The only answer was to expand her diet and she started reintroducing some free range eggs. Now eating eggs again may seem like nothing to you but this is such a hard thing when it’s not just about ‘eating eggs’ again. When you identify yourself with a way of eating, it often becomes your whole way of looking at the world, ethics and morals – it essentially becomes an extension of your identity. So when that has to shift, it becomes a very hard thing to manage. And that’s not just with moving away from a plant based diet, for you it may be that your a devout follower of keto but you actually need some carbohydrates in order to get your period back or it could be finding out you’re coeliac and you’re Italian so you’re thinking “how the heck do I explain to my nonna that her lasagne is going to actually make me very ill?”.
Everyone talks about going keto, vegan, vegetarian, paleo and so on but no one is really talking about becoming un-vegan, un-keto etc. I’m not saying that with PCOS everyone has to do a complete 360 overhaul of their diet because that’s definitely not the case but if you do have to change your diet away from something you’ve been doing for so long, how would you go about that process?
This is why I really wanted to share Francesca’s story with you all on the podcast – so you can hear someone who’s done the hard yards and can give you some advice on how she approached this process. Whatever the dietary change is whether it’s deciding whether or not to be plant based or it’s gluten free or dairy free or keto – how do you manage these conversations with the people in your life to make sure that you get the best for you but you also don’t feel awkward about asking for what you need?
If you’re thinking “Wow, that’s me. Every time I talk about dietary changes it turns into a fiasco of unsolicited opinions and stress” – then you need to hear this episode.
This episode is for you if:
- You’re vegan or vegetarian
- You are a devout follower of a specific way of eating (whether that’s plant based, keto, paleo – whatever it is!)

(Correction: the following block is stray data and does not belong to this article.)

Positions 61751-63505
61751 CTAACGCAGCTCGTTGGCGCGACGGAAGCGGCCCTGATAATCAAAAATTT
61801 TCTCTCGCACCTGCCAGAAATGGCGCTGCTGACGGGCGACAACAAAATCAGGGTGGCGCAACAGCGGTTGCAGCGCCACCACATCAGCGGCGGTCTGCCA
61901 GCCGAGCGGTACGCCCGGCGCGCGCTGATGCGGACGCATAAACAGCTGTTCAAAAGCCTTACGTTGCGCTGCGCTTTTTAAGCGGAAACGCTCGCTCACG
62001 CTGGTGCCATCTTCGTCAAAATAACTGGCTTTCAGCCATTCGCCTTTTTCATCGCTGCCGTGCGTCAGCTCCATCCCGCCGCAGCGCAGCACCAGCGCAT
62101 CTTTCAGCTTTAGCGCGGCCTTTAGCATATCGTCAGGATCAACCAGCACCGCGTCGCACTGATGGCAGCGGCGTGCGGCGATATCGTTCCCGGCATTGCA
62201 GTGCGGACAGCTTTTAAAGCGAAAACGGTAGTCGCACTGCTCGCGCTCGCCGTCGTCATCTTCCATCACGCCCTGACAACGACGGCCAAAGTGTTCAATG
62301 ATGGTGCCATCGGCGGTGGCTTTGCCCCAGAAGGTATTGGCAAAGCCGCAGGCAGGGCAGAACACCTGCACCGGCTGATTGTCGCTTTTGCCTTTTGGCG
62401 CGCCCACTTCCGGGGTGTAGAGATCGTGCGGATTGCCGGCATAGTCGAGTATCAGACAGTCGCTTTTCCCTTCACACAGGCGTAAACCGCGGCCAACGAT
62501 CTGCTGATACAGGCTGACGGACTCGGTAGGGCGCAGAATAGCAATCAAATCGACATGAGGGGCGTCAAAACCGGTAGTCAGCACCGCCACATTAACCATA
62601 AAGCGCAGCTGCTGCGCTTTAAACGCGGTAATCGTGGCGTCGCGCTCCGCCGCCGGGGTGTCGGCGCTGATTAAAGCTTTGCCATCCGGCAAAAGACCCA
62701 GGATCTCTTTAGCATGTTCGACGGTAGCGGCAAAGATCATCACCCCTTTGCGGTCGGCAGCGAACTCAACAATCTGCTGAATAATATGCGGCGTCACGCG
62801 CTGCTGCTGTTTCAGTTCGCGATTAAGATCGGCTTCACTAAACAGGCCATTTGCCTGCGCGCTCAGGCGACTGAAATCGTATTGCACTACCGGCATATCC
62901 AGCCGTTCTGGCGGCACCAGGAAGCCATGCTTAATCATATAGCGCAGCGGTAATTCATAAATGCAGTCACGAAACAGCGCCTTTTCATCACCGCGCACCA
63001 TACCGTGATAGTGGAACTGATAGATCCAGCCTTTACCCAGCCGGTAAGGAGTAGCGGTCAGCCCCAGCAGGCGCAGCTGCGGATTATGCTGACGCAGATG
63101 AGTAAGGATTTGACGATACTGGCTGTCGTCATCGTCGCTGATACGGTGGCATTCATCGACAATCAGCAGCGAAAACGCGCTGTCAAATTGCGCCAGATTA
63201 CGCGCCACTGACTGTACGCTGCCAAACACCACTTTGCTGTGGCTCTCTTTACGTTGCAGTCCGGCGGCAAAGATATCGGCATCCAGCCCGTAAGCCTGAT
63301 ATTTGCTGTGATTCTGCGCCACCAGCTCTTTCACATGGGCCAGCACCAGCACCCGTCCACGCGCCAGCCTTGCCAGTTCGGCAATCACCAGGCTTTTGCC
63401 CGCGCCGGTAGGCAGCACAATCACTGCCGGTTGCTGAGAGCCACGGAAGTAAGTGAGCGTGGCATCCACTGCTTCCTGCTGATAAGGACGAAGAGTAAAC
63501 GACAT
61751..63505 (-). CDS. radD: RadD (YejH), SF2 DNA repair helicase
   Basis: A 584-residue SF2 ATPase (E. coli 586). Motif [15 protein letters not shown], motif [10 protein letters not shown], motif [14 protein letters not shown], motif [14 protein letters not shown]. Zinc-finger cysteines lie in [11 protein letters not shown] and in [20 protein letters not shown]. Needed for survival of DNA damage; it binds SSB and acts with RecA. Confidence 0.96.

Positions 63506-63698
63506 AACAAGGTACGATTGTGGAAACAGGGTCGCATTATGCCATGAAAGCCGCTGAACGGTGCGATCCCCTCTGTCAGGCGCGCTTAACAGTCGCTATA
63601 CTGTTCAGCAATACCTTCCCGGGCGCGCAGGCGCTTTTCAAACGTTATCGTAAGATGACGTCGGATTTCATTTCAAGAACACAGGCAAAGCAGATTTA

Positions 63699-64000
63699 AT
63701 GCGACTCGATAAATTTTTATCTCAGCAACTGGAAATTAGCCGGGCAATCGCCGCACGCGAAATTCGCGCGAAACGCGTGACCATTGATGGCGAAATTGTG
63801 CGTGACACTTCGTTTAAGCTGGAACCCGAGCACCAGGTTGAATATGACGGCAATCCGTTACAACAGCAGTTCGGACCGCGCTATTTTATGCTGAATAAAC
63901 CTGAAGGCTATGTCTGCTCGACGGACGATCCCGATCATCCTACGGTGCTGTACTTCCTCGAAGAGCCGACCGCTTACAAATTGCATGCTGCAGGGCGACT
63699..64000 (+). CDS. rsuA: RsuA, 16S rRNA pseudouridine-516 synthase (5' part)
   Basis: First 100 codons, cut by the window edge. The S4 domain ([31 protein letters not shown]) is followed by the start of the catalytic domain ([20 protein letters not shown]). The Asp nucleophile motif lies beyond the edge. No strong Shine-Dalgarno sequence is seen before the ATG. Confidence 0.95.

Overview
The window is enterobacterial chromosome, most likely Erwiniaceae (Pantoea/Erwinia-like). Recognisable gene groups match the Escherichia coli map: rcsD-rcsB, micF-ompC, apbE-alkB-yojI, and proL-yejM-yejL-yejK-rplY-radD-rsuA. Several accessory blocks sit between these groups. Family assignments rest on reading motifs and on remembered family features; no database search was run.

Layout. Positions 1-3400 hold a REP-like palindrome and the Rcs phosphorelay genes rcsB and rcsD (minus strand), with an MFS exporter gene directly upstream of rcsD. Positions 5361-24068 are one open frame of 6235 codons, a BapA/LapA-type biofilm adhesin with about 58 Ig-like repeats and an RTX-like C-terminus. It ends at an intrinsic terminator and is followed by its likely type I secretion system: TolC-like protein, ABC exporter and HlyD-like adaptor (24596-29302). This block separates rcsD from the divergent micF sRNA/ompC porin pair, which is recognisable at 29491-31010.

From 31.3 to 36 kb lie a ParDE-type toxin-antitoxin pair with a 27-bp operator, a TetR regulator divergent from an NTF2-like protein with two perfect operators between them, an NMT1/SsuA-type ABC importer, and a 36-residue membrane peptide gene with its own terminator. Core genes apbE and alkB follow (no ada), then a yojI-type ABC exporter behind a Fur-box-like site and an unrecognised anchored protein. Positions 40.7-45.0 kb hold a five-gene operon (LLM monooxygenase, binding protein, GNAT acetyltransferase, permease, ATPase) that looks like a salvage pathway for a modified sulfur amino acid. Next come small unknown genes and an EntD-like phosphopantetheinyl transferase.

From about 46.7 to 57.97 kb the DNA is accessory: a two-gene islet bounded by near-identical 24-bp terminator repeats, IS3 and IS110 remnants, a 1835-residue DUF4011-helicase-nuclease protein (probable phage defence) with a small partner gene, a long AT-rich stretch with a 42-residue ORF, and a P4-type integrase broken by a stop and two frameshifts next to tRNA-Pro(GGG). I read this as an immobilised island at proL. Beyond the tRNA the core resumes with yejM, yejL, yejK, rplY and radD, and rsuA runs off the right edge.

- You’re struggling to choose between your ethics/morals and your health when it comes to food
- You have been diagnosed or think you may have insulin resistance
- Your PCOS symptoms aren’t improving much with the way you’re living and eating currently
- Fertility is one of your goals
- TTC has been difficult for you
- You don’t seem to be making any progress with symptoms even though you’re eating “healthy”
- You’ve been told IVF is pretty much your only option when it comes to conceiving and that you won’t likely be able to do so naturally
- Talking about your diet with anyone seems very stressful or causes lots of opinions and unsolicited advice
Some things we cover in this episode:
- Dealing with people’s opinions on how you choose to eat or changing the way your eating
- How diet can affect our PCOS, our cycles and ultimately our fertility
- Getting pregnant with PCOS
- How to figure out the best way to find balance between eating in a way that you believe in as well as eating in a way that’s physiologically best for YOU
- Changing your eating habits
- The stigma around being vegan or not being vegan
- How to approach conversations full of unsolicited diet advice (ugh)
- When a way of eating becomes your identity
- How to figure out what diet is best for you and your PCOS